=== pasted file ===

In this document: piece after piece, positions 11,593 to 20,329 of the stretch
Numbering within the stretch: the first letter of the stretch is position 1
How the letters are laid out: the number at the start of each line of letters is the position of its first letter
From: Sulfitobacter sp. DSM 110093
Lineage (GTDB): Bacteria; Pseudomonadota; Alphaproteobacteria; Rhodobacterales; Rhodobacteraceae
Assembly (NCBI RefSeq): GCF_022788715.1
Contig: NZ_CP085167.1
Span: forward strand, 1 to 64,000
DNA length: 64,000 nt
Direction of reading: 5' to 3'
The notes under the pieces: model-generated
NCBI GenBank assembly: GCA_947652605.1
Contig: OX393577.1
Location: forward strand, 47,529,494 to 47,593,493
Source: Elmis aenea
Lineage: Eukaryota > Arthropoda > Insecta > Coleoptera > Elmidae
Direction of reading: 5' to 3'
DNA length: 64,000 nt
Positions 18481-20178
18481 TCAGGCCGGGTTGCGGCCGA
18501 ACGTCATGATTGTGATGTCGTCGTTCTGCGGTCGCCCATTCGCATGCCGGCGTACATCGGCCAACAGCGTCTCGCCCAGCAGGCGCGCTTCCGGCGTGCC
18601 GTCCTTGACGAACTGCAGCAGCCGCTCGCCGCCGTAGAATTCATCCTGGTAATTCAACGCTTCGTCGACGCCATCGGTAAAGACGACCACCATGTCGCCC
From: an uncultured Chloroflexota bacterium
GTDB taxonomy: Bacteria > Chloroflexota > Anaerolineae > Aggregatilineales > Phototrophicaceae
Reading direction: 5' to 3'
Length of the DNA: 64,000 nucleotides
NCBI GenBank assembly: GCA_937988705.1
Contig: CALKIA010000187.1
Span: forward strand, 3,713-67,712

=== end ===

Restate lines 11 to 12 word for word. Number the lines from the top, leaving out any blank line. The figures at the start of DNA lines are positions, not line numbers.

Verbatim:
The notes under the pieces: model-generated
NCBI GenBank assembly: GCA_947652605.1